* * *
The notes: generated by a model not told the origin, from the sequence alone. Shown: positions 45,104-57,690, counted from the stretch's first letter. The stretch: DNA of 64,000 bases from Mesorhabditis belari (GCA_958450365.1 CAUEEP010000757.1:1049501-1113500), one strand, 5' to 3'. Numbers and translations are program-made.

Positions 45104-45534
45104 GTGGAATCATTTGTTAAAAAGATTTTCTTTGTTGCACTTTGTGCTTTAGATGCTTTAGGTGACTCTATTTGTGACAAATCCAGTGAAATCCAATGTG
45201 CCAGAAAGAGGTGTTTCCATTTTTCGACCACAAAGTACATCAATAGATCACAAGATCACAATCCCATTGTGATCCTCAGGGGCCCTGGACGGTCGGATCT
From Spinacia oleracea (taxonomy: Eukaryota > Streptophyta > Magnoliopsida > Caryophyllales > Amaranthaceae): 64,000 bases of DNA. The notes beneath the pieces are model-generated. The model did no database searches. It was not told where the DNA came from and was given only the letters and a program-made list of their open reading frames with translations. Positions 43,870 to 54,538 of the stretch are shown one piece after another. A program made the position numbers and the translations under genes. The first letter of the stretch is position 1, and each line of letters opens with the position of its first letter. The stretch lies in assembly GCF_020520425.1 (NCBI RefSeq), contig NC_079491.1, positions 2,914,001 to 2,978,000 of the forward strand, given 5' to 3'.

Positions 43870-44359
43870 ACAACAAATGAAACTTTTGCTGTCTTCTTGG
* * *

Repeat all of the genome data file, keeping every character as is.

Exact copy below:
The notes: generated by a model not told the origin, from the sequence alone. Shown: positions 45,104-57,690, counted from the stretch's first letter. The stretch: DNA of 64,000 bases from Mesorhabditis belari (GCA_958450365.1 CAUEEP010000757.1:1049501-1113500), one strand, 5' to 3'. Numbers and translations are program-made.

Positions 45104-45534
45104 GTGGAATCATTTGTTAAAAAGATTTTCTTTGTTGCACTTTGTGCTTTAGATGCTTTAGGTGACTCTATTTGTGACAAATCCAGTGAAATCCAATGTG
45201 CCAGAAAGAGGTGTTTCCATTTTTCGACCACAAAGTACATCAATAGATCACAAGATCACAATCCCATTGTGATCCTCAGGGGCCCTGGACGGTCGGATCT
From Spinacia oleracea (taxonomy: Eukaryota > Streptophyta > Magnoliopsida > Caryophyllales > Amaranthaceae): 64,000 bases of DNA. The notes beneath the pieces are model-generated. The model did no database searches. It was not told where the DNA came from and was given only the letters and a program-made list of their open reading frames with translations. Positions 43,870 to 54,538 of the stretch are shown one piece after another. A program made the position numbers and the translations under genes. The first letter of the stretch is position 1, and each line of letters opens with the position of its first letter. The stretch lies in assembly GCF_020520425.1 (NCBI RefSeq), contig NC_079491.1, positions 2,914,001 to 2,978,000 of the forward strand, given 5' to 3'.

Positions 43870-44359
43870 ACAACAAATGAAACTTTTGCTGTCTTCTTGG